Reed’s initial defense was to deny that he knew he was using gambling money to fight gambling. The disclosure of a variety of emails between Reed and Abramoff about the money’s source–reflecting, moreover, Reed’s avid demands for quick payment for his firm’s services–has decisively undermined that defense. (In one email from Abramoff to his chief partner-in-crime, public relations hustler Michael Scanlon, Casino Jack complained that Reed had become “a bad version of us!”). And so, Reed has resorted to the unspecific “apology” for poor judgment, in an attempt to lay the whole saga to rest. But unfortunately for Reed, his Abramoff problem is giving his many political enemies in Georgia a lot of ammunition. It’s bad enough that the state’s leading newspaper, The Atlanta Journal-Constitution, is providing consistent and original coverage of the scandal. (AJC reporters Jim Galloway and Tom Baxter recently scored a scoop by examining documents released in the Enron trial, and discovering that Reed, whose firm represented Enron, had gone to considerable trouble to hook up the famous corporate outlaws with Abramoff’s services in Washington.) But Reed also has a primary opponent, state senator Casey Cagle, whose campaign is increasingly based on the argument that Reed’s presence on the ticket this November could produce a massive Republican defeat.
Cagle is having no trouble feeding on old Republican resentments of Reed. Last year Cagle supporter Bob Irvin, the former Georgia House Republican leader and a former state party chair, published an op-ed in the Atlanta Journal Constitution unsubtly reminding Republicans of Reed’s role in the disastrous 1998 campaign. But Reed is the object of a deeper, and less publicized, scorn, according to Georgia Republican insiders. During his apparently triumphant 2002 stint as state party chairman, Reed used his position to tilt GOP spending towards the national party’s priority of defeating U.S. senator Max Cleland, and away from the presumably doomed gubernatorial campaign of Sonny Perdue. When Perdue won and became Georgia’s Republican potentate, he quickly, if quietly, showed Reed the door as party chairman.
Reed’s shallow roots and bad rep in Georgia Republican circles are reflected in the unusual and persistent demand of Cagle’s supporters that Ralph withdraw from the race (most recently 21 Republican state senators published an open letter urging just that). A recent independent poll showed Reed losing to a generic Democrat (two former state legislators from the Atlanta area, Greg Hecht and Jim Martin, are in the race), and Republicans are increasingly nervous that nominating Reed could nationalize the entire Georgia election and make it easy for Democrats to raise money country-wide to counter Reed’s war chest.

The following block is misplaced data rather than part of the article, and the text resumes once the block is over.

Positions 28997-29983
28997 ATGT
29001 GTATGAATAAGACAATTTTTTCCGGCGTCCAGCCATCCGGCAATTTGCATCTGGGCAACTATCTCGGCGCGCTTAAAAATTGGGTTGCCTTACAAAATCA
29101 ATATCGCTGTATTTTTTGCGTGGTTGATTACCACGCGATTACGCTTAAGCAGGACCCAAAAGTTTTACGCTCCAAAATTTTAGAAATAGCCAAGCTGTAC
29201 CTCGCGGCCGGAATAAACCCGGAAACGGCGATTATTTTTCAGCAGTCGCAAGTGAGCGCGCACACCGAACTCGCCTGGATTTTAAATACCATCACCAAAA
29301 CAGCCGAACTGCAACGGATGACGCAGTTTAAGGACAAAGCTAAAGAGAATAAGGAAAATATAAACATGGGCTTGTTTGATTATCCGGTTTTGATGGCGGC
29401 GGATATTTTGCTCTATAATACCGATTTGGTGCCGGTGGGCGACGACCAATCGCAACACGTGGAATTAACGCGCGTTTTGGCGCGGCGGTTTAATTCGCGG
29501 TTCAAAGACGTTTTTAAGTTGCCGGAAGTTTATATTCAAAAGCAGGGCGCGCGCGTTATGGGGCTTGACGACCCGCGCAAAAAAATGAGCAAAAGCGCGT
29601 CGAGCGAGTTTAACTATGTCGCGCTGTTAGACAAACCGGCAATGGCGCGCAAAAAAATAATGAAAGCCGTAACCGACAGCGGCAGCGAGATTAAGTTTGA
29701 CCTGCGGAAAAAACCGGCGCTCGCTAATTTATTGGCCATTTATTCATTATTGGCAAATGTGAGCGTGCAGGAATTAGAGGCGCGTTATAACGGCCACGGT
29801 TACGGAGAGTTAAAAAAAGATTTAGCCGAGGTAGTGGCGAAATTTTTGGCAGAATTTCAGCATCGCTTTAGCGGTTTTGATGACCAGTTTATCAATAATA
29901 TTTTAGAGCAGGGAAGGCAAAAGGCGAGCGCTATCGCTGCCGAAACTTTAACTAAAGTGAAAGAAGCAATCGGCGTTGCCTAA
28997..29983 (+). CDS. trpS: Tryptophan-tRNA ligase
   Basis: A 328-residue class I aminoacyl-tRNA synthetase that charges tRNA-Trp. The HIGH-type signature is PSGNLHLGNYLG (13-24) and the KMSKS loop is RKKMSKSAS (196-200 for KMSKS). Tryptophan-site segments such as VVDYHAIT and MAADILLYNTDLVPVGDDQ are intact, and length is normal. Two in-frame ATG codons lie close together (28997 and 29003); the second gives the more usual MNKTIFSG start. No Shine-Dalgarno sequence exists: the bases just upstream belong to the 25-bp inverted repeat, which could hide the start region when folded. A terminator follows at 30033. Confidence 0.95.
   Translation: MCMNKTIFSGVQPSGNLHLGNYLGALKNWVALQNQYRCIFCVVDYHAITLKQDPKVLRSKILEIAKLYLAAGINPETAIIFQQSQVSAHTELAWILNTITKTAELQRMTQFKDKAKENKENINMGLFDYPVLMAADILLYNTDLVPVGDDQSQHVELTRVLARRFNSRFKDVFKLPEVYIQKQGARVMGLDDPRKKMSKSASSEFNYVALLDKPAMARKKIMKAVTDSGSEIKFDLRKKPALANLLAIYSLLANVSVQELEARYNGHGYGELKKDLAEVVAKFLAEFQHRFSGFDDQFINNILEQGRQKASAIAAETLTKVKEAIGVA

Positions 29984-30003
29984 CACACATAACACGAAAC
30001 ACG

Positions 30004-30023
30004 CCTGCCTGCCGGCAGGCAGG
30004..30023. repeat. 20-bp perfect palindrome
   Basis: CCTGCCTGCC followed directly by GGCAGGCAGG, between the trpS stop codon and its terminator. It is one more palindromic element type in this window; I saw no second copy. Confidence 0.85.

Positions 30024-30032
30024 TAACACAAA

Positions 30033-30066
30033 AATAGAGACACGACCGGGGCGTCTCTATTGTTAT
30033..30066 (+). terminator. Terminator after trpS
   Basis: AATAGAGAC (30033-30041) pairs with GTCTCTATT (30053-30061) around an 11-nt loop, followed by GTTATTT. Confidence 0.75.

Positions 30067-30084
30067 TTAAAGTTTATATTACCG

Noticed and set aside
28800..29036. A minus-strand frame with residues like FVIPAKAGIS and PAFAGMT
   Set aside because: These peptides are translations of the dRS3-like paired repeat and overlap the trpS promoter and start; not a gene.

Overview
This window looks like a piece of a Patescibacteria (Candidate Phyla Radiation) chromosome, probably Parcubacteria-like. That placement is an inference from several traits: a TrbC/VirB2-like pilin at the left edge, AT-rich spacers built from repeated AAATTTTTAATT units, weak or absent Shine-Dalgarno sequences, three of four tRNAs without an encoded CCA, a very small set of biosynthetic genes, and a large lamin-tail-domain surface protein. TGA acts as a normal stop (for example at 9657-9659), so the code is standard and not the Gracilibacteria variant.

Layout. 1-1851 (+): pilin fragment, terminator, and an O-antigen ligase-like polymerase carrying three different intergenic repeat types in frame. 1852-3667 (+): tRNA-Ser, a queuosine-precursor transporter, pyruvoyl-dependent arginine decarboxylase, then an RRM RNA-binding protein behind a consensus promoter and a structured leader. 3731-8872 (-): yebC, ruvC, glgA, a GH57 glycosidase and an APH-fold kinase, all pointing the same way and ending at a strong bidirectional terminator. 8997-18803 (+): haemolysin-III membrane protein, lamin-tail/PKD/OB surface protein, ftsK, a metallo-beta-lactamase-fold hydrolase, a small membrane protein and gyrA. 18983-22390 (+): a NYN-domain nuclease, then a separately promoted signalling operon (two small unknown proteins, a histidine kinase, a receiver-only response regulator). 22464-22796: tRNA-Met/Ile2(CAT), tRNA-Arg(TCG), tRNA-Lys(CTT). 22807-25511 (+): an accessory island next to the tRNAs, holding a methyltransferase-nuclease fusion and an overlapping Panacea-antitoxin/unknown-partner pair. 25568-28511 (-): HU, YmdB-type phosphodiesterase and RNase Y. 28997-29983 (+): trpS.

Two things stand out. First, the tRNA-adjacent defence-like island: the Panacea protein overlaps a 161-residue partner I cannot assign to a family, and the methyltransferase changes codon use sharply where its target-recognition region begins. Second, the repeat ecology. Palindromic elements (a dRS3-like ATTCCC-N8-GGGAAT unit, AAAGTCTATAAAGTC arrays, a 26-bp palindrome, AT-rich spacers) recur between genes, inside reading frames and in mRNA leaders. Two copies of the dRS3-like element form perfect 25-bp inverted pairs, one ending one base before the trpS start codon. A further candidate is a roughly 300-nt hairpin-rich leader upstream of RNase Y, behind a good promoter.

Perhaps the most interesting question is whether Reed’s old Christian conservative friends will abandon him. There has always been an undertone of concern in these circles about his willingness to place partisan affiliation and even personal status above the passionate substantive interests of cultural conservatives. Outside the Christian Coalition, Reed has often been accused of divided loyalties, at best. And while conservative religious leaders have so far limited their grievances to whispering, rumors are rampant that major conservative evangelical figures in Georgia will soon come out against him.
An early sign of this displeasure came in January, when the Georgia Christian Coalition held its annual meeting in an Atlanta suburb. The event functions as an unofficial straw poll and was clearly a gut-check for the Reed campaign; the former boss was expected to do well, he had to do well. In fact, Reed and his advisors were so concerned about making a good showing that they sent an email out to supporters the week before, offering to pay the $20 fee for the event and to foot the bill for hotel rooms for their out-of-town partisans. This extraordinary effort still produced no more than a draw–observers counted an equal number of Reed and Cagle t-shirts at the event.
Even so, Reed has managed to maintain support from much of the statewide Republican establishment, with the exception of Cagle’s legislative base and despite the thinly-veiled hostility of the governor’s office. Before the Abramoff scandal broke, Reed was riding so high that he was able to intimidate a potential primary opponent–state insurance commissioner John Oxendine–into withdrawing from the race, even though he led in the polls. Since then, however, Reed’s fundraising has declined, national GOP figures are no longer embracing him, and a smell of death is beginning to envelop his campaign.
It goes without saying that if Reed gets indicted as part of a federal criminal-justice action against Abramoff and his associates, he is political toast. And, as the Texas Observer has reported, he must also worry about the possibility of being prosecuted in Texas for unregistered lobbying on behalf of the gambling-fed anti-gambling cause.
In any event, if Reed does go down–in the primary or the general election–it will be a fatal blow to a candidate who was aiming far higher than the relatively powerless office of lieutenant governor of Georgia. But more importantly, it will mean the conservative coalition Reed helped found is crumbling, and it will establish that the Abramoff scandal, and all it represents, has real consequences for those who play the game without a rulebook.